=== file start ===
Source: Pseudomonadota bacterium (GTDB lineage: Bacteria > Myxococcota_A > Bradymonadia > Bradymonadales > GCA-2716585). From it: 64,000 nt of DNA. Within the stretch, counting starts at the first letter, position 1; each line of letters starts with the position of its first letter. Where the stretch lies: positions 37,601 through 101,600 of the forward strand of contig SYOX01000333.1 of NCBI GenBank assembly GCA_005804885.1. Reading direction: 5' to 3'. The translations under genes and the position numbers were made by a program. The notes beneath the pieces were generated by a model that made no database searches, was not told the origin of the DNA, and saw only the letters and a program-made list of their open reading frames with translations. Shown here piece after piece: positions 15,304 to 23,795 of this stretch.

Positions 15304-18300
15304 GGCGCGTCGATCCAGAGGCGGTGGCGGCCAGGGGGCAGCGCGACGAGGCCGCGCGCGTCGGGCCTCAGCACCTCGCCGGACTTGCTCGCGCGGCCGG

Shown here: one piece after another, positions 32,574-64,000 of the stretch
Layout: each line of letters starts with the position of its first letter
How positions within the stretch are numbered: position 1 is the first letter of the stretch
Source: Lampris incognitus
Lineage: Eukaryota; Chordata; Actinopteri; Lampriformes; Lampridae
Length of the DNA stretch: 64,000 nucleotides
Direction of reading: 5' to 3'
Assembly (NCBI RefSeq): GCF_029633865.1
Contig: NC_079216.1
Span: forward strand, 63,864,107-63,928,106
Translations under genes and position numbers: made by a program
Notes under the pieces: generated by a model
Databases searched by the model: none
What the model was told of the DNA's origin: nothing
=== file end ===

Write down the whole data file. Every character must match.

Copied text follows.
Source: Pseudomonadota bacterium (GTDB lineage: Bacteria > Myxococcota_A > Bradymonadia > Bradymonadales > GCA-2716585). From it: 64,000 nt of DNA. Within the stretch, counting starts at the first letter, position 1; each line of letters starts with the position of its first letter. Where the stretch lies: positions 37,601 through 101,600 of the forward strand of contig SYOX01000333.1 of NCBI GenBank assembly GCA_005804885.1. Reading direction: 5' to 3'. The translations under genes and the position numbers were made by a program. The notes beneath the pieces were generated by a model that made no database searches, was not told the origin of the DNA, and saw only the letters and a program-made list of their open reading frames with translations. Shown here piece after piece: positions 15,304 to 23,795 of this stretch.

Positions 15304-18300
15304 GGCGCGTCGATCCAGAGGCGGTGGCGGCCAGGGGGCAGCGCGACGAGGCCGCGCGCGTCGGGCCTCAGCACCTCGCCGGACTTGCTCGCGCGGCCGG

Shown here: one piece after another, positions 32,574-64,000 of the stretch
Layout: each line of letters starts with the position of its first letter
How positions within the stretch are numbered: position 1 is the first letter of the stretch
Source: Lampris incognitus
Lineage: Eukaryota; Chordata; Actinopteri; Lampriformes; Lampridae
Length of the DNA stretch: 64,000 nucleotides
Direction of reading: 5' to 3'
Assembly (NCBI RefSeq): GCF_029633865.1
Contig: NC_079216.1
Span: forward strand, 63,864,107-63,928,106
Translations under genes and position numbers: made by a program
Notes under the pieces: generated by a model
Databases searched by the model: none
What the model was told of the DNA's origin: nothing